TORONTO – The Ontario Labour Relations Board has ruled that Foodora couriers are dependent contractors of the food-delivery company, clearing a hurdle towards potential unionization and setting a major precedent for other workers in the gig economy.
Foodora couriers held a vote last August on whether to join the Canadian Union of Postal Workers, but the results were sealed pending challenges over the employment status of the couriers and whether they were eligible to unionize.
In its ruling Tuesday, the labour board decided the couriers more closely resemble employees rather than independent contractors in what it said was its first decision with respect to the so-called gig economy.
“The couriers are selected by Foodora and required to deliver food on the terms and conditions determined by Foodora in accordance with Foodora’s standards. In a very real sense, the couriers work for Foodora, and not themselves,” wrote board vice-chairman Matthew Wilson in his ruling.
Designating the couriers as dependent contractors gives them the right to organize and certify as a union, and opens the way for other gig workers to follow, said Jan Simpson, CUPW national president in a statement.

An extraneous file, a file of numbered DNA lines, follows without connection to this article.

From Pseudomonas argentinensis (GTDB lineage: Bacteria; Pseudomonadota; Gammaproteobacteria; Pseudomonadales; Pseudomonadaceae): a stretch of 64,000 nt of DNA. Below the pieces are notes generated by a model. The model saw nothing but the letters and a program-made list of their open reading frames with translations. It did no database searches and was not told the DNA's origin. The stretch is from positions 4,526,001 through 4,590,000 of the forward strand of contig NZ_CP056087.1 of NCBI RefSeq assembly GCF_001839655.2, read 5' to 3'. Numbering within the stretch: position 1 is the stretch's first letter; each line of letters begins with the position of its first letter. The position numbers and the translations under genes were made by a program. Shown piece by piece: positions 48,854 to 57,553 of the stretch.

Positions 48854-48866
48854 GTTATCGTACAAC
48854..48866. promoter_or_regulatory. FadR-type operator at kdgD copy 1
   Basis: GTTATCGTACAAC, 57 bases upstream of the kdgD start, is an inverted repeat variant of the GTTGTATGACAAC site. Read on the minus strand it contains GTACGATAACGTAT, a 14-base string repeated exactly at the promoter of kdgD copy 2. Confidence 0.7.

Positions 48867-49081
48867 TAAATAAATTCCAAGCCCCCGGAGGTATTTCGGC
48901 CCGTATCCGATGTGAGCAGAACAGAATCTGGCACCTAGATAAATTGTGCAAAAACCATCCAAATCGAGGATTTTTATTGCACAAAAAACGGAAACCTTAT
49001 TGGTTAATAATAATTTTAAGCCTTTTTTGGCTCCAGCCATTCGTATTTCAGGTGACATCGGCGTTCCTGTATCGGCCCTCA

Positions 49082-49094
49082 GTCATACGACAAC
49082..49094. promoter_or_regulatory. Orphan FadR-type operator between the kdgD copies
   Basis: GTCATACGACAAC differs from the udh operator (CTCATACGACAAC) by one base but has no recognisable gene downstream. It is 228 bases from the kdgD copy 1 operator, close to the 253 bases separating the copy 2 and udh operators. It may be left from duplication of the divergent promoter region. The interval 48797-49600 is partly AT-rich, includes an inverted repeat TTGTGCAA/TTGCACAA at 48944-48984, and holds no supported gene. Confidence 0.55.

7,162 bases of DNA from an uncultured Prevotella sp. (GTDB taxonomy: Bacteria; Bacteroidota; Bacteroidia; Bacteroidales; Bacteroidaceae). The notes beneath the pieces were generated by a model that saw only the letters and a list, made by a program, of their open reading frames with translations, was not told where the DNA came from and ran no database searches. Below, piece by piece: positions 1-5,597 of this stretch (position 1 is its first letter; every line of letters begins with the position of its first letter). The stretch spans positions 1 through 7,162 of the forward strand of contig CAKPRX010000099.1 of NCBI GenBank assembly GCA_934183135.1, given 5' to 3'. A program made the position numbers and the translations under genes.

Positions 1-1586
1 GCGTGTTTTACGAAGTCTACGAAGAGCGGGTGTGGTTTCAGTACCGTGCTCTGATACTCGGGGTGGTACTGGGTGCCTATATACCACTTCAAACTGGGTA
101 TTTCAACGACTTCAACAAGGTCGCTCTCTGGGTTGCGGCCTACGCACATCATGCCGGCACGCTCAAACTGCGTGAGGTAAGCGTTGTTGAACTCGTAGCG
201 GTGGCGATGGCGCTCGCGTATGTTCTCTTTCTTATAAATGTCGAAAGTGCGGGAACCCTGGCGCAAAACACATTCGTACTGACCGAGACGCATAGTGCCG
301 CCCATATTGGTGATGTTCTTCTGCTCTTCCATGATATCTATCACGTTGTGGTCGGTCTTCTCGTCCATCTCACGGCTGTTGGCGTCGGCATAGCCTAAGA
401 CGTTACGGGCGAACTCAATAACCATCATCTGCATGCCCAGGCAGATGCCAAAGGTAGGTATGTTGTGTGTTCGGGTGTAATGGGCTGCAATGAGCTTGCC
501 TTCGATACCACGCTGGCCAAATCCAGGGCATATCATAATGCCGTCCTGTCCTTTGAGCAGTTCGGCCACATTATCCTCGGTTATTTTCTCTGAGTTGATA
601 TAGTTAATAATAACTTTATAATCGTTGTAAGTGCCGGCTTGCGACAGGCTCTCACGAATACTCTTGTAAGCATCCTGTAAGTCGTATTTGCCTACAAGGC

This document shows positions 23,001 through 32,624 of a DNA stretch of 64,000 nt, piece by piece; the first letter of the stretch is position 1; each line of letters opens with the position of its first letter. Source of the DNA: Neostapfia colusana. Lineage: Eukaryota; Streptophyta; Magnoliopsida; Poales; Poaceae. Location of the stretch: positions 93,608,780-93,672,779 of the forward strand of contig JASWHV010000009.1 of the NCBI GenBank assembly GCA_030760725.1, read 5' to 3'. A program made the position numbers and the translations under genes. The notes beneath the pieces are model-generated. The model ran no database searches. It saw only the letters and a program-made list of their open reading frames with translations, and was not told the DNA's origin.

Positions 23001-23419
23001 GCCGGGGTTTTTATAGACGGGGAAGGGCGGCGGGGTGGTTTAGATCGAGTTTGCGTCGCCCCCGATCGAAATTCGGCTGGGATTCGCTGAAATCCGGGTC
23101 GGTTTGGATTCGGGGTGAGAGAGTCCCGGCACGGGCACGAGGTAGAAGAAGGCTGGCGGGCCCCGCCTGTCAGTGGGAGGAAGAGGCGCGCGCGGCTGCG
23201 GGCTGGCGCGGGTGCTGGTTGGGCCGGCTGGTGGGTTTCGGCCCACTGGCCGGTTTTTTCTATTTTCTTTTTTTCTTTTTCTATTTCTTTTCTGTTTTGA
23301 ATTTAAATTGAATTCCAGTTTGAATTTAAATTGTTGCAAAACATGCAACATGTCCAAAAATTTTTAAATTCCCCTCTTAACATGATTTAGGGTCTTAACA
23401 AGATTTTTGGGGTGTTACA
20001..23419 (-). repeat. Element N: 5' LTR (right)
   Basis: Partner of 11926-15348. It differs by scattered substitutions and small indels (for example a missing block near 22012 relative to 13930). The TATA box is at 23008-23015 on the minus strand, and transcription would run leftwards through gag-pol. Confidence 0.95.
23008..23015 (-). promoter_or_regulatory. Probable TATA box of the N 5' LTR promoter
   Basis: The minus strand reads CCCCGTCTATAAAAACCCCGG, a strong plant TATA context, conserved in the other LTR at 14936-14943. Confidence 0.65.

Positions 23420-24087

“This decision shows that the tide is turning towards justice for thousands of gig workers in Ontario and soon these workers will have the right to their union.”
The Ontario Federation of Labour also celebrated the ruling.
“This is a victory for precarious workers everywhere and a warning to any business that takes advantage of new technology to shirk its responsibilities and ignore the rights of its workers,” stated OFL president Patty Coates.
“This historic ruling sets an important precedent for all gig workers and shows that it is strong organizing that will win decent work for all in Ontario and beyond.”
Ivan Ostos, a Foodora courier, said in a statement that he worked on the unionization push to gain the respect and rights they deserve.
“This victory belongs not just to us, but to many gig workers who have dangerous and precarious conditions, who lack security, who have no voice in their working conditions.”
The results of last August’s union vote, however, still won’t be known until voting eligibility issues are settled.
Foodora Canada, a subsidiary of Berlin-based Delivery Hero SE, said in a statement that it was business as usual until then.
“Until the voter list is confirmed, and the unionization application votes are counted, we cannot speculate at this time as to whether the vote will sway in favour of CUPW and what this might mean for our business moving forward.”
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